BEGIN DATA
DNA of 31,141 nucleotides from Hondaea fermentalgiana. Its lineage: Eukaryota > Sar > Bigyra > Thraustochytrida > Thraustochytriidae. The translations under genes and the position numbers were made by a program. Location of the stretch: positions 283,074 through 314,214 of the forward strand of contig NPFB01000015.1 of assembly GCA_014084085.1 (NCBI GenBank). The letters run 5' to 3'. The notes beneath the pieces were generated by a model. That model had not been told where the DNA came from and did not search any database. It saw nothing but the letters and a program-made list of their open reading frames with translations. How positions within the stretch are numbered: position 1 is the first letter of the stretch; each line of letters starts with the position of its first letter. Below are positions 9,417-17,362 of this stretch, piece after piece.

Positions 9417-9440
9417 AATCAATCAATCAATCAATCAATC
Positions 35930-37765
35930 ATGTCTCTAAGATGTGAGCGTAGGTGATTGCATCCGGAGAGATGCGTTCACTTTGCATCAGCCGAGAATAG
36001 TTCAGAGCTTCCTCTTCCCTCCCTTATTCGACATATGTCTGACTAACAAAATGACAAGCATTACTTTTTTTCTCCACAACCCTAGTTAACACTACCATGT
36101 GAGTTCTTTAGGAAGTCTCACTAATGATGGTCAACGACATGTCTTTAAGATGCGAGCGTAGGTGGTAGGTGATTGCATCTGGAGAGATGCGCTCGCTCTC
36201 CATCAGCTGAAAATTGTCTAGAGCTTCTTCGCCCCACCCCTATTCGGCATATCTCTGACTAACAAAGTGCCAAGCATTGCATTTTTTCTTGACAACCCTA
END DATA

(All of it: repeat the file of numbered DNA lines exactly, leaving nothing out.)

DNA of 31,141 nucleotides from Hondaea fermentalgiana. Its lineage: Eukaryota > Sar > Bigyra > Thraustochytrida > Thraustochytriidae. The translations under genes and the position numbers were made by a program. Location of the stretch: positions 283,074 through 314,214 of the forward strand of contig NPFB01000015.1 of assembly GCA_014084085.1 (NCBI GenBank). The letters run 5' to 3'. The notes beneath the pieces were generated by a model. That model had not been told where the DNA came from and did not search any database. It saw nothing but the letters and a program-made list of their open reading frames with translations. How positions within the stretch are numbered: position 1 is the first letter of the stretch; each line of letters starts with the position of its first letter. Below are positions 9,417-17,362 of this stretch, piece after piece.

Positions 9417-9440
9417 AATCAATCAATCAATCAATCAATC
Positions 35930-37765
35930 ATGTCTCTAAGATGTGAGCGTAGGTGATTGCATCCGGAGAGATGCGTTCACTTTGCATCAGCCGAGAATAG
36001 TTCAGAGCTTCCTCTTCCCTCCCTTATTCGACATATGTCTGACTAACAAAATGACAAGCATTACTTTTTTTCTCCACAACCCTAGTTAACACTACCATGT
36101 GAGTTCTTTAGGAAGTCTCACTAATGATGGTCAACGACATGTCTTTAAGATGCGAGCGTAGGTGGTAGGTGATTGCATCTGGAGAGATGCGCTCGCTCTC
36201 CATCAGCTGAAAATTGTCTAGAGCTTCTTCGCCCCACCCCTATTCGGCATATCTCTGACTAACAAAGTGCCAAGCATTGCATTTTTTCTTGACAACCCTA